With laughter and cicada chirping, the Sustainable Community Market was held in the central greenbelt of Jiuting Town in suburban Songjiang District recently.
As part of Shanghai Daily’s 20th anniversary celebratory events under the theme “20 Years On: Responsibility & Innovation,” it was the third stop of the fair which aims to promote a sustainable lifestyle.
The scorching heat and humidity didn’t vaporize people’s passion for making their community greener and cleaner, as hundreds of nearby residents thronged the fair.
The fair was coorganized by the newspaper and the Jiuting Town government. Booths were set up by eight renowned companies and organizations from both home and abroad, with a variety of games and quizzes on environmental protection and garbage sorting.
Yang Jing from the city’s information office noted that environmental protection for a thriving metropolis like Shanghai, with a 20-plus million population, is by no means an easy task.
“It is quite important for media to guide residents in the city,” Yang said. “With the joint efforts of the authorities, the media and the people, we can create a better future.”
It seems like the perfect spot to organize a fair themed on sustainable community at the greenbelt, now awash and brimming with plants but which, just some years ago, was a barren area with smelly garbage dumped everywhere, according to Fei Wei, deputy Party secretary of Jiuting.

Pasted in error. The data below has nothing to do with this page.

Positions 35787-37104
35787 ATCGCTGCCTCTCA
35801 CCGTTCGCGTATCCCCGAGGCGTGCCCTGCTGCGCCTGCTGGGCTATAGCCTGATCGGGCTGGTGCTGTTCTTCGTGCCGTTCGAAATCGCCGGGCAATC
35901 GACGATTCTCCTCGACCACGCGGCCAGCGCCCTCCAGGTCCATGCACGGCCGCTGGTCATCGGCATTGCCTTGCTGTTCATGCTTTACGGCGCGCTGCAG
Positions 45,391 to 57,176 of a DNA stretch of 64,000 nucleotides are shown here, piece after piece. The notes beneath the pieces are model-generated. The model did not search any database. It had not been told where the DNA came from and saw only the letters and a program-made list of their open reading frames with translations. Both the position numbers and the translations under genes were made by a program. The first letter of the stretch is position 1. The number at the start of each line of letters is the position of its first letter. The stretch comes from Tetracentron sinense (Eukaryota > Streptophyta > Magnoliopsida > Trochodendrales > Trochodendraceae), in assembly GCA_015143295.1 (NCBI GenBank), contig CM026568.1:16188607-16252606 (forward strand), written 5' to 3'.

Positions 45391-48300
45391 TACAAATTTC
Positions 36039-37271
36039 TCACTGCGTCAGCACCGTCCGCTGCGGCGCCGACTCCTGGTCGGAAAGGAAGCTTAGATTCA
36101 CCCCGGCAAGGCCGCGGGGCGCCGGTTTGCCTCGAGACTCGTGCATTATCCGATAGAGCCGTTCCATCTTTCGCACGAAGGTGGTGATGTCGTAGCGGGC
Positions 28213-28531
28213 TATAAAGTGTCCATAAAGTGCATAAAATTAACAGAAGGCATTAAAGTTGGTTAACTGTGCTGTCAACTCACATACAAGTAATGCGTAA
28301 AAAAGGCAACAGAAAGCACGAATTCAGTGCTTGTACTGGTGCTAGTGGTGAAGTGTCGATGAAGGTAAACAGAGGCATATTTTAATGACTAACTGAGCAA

Chen Yi, a ninth-grade student who was a volunteer at the fair, said the residents were way more interested in the games then he had expected.
One of the most popular games at the fair was a power-generating installation created by iDEALShanghai, a sub brand of Shanghai Daily.
It had two bikes connected with an electric generator which supplied power to two toy cars on the track. The faster one stepped on the bike pedal, the faster the toy car raced.
At the Coca-Cola booth, the American beverage company showcased a variety of products such as bags, T-shirts and shoes, whose materials came from recycled bottles.
“The fair provided a good platform for residents to have a fun glimpse of a more sustainable life," said Xu Baoxiang, deputy chief of the town.
Since the new regulation on garbage sorting came into effect earlier this month, Jiuting has organized seminars and guided tours to help residents quickly understand the rules. Many residents wrote plays and shows about garbage sorting that they performed in their neighborhoods.
But the fair, Xu said, was a fresh attempt by Jiuting to raise more public awareness to push forward environmental protection. “I saw parents bringing their children to the fair,” he said. “It’s good to see the next generation interested in carrying forward the course we have started.”
Zhu Yilei, who lives nearby, said her family was having a good time at the fair, especially her daughter.
“The fair has taught the children knowledge in their favorite way,” said Zhu, “games and rewards.”